Stevia supplier PureCircle has produced the first extracts from its proprietary StarLeaf stevia plants, which contain more than 20 times the sweet components found in regular stevia, the company said in a release.
The company says extracts from the new stevia variety have a more sugar-like flavor and no bitter aftertaste, allowing food manufacturers to make even greater reductions in sugar content without sacrificing taste. It now intends to plant the StarLeaf variety on “thousands of hectares.”
The StarLeaf plants have been developed as part of PureCircle’s Stevia Agronomy Program, which aims to use non-GMO plant breeding techniques to improve the flavor of stevia extracts, identify optimal growing practices and expand planting to new growing regions. The company invested $100 million in the program last year.
Apart from the company’s claims that the StarLeaf stevia has a more sugar-like taste, greater sustainability is likely to be a major advantage of this variety. Water is a major agricultural input for stevia plants, so being able to produce 20 times the steviol glycosides – the plants’ valuable sweet components – on the same amount of land could make a significant difference to the crop’s land and water use. That said, because of their intense sweetness, even regular stevia varieties require much less land and water than other conventionally used sweeteners to provide the same amount of sweetness.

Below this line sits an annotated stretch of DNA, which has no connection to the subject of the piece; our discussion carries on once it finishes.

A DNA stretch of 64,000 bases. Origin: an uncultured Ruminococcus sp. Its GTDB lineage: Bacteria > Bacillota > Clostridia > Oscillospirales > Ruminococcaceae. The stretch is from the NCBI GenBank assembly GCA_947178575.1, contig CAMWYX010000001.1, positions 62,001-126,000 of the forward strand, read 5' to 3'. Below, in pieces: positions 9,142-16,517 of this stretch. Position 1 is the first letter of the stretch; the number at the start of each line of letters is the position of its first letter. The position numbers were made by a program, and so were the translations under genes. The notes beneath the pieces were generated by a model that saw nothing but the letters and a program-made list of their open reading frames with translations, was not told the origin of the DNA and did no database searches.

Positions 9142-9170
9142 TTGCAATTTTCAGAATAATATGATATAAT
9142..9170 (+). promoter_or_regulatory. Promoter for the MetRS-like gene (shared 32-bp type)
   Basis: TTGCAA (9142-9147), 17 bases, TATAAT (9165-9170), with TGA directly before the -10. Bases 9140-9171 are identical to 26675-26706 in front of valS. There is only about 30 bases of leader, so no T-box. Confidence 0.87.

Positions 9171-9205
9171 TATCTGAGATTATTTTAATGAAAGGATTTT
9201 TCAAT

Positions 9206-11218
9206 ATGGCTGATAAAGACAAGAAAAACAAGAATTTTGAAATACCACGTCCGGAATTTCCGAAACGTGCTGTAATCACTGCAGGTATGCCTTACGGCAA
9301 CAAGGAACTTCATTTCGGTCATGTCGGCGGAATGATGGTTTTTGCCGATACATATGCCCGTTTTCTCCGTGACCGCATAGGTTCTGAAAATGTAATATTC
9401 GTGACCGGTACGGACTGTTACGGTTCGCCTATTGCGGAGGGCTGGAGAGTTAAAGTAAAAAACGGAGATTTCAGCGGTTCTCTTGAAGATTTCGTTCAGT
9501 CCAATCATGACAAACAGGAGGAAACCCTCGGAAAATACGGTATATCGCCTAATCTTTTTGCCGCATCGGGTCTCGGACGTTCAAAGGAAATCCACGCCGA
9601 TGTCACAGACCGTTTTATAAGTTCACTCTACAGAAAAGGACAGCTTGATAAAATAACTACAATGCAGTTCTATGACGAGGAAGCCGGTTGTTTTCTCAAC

For manufacturers, PureCircle’s aim to expand stevia planting beyond traditional growing regions like China is good news, allowing for a reliable sweetener supply independent of regional conditions. The ability to produce more sweet components in a smaller area is also likely to improve supply chain stability. Companies already sourcing stevia from PureCircle include industry giants like PepsiCo, Coca-Cola and Danone, among hundreds of others.
PureCircle’s claim that StarLeaf has a more sugar-like taste than other stevia extracts is the latest in a string of similar claims for its ingredients. Stevia’s sweetness profile and perceived bitter aftertaste have been the ingredient’s biggest challenge, so overcoming flavor issues understandably has been a major focus for the company in developing new varieties. It is plausible that the ingredients are becoming more sugar-like over time, but as always with new ingredients, it will be up to food companies to decide.